Jazz vs. Cavs – LeBron James

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Photographed the first quarter of the Utah Jazz vs. Cleveland Cavaliers, focusing on LeBron James. Above is a sequence during player introductions. So much energy. Then he goes over to the scorer’s table and does this whole chalk ritual. Look at all the fan cameras that got the shot, while I got this…

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There’s a big chalk cloud above that frame, too. Would be a great moment, but not for me this year.

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It wouldn’t take long for LeBron to explode.

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Then three photos of the play where Kyrylo Fesenko fouled James pretty hard, knocking him to the floor.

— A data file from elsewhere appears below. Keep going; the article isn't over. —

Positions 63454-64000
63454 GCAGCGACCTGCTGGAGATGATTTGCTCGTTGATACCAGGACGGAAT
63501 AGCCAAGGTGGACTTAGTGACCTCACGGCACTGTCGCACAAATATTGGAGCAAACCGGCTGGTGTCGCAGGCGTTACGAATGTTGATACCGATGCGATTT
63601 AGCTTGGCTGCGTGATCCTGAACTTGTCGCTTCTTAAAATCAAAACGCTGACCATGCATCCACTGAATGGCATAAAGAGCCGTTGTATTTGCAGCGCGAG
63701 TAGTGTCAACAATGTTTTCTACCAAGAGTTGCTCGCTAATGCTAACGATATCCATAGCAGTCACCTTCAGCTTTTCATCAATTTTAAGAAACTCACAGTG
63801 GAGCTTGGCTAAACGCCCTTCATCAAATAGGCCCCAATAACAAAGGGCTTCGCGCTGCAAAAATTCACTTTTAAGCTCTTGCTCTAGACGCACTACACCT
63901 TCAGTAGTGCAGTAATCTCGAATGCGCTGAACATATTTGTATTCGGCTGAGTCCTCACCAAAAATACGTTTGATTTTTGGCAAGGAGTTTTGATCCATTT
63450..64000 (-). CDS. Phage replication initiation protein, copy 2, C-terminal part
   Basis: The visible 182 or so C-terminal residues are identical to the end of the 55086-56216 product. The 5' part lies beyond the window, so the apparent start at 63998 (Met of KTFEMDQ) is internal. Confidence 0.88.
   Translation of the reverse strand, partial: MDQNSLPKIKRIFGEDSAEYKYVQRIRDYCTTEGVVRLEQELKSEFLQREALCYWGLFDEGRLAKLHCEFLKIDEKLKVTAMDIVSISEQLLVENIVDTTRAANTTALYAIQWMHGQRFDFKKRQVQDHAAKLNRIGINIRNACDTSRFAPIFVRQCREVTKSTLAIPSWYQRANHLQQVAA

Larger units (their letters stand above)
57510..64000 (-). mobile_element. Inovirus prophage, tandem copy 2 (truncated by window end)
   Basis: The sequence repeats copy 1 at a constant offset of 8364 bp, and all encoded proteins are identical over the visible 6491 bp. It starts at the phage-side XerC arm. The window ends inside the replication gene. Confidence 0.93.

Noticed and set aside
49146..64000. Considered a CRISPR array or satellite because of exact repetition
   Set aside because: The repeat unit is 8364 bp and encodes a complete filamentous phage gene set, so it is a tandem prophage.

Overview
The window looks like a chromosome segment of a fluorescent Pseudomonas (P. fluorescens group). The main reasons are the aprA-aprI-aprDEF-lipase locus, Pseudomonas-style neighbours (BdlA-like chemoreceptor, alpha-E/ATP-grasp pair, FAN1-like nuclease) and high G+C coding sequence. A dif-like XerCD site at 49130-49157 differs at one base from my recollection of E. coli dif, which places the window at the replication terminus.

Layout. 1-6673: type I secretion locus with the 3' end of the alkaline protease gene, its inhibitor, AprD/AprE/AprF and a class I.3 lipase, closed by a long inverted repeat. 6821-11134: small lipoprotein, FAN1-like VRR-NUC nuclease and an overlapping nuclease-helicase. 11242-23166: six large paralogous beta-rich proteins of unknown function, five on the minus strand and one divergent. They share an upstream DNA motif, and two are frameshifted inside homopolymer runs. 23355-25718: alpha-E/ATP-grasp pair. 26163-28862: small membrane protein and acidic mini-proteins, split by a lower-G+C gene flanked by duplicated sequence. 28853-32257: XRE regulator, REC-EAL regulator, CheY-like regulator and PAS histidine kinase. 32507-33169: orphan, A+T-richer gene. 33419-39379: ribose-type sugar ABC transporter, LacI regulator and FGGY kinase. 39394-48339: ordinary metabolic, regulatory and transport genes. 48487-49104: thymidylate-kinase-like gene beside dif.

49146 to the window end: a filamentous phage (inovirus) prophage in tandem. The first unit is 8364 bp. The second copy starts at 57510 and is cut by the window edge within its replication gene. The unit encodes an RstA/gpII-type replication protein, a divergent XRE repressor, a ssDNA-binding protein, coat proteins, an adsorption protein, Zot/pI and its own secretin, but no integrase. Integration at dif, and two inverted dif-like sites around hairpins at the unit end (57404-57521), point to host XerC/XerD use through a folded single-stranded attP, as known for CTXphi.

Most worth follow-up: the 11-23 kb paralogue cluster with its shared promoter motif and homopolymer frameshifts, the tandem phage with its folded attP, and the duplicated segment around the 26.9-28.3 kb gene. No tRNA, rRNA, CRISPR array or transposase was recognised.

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I had moved to the outside for a clearer view, but the ref is always unpredictable.

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Bountiful vs. Sky View Football

A selection from last week’s Bountiful vs. Sky View high school football game. Edited with photographers in mind.


Bountiful Captains

Pre-game

Coin Toss- My wide-angle is tweaked.

The Mosh

Banner Bust

Bountiful fans: “Take Our Picture!”

Bountiful fans: “Take Our Picture!”

Touchdown run

Touchdown run

Utah Jazz – The New Hotness

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Salt Lake City – Utah Jazz guard Ronnie Price (17) goes up for a slam over Gabe Muoneke. Utah Jazz scrimmage Saturday, October 4, 2008.

Kind of weird to photograph Jazz basketball in a nearly empty arena. Just felt different without the usually atmosphere.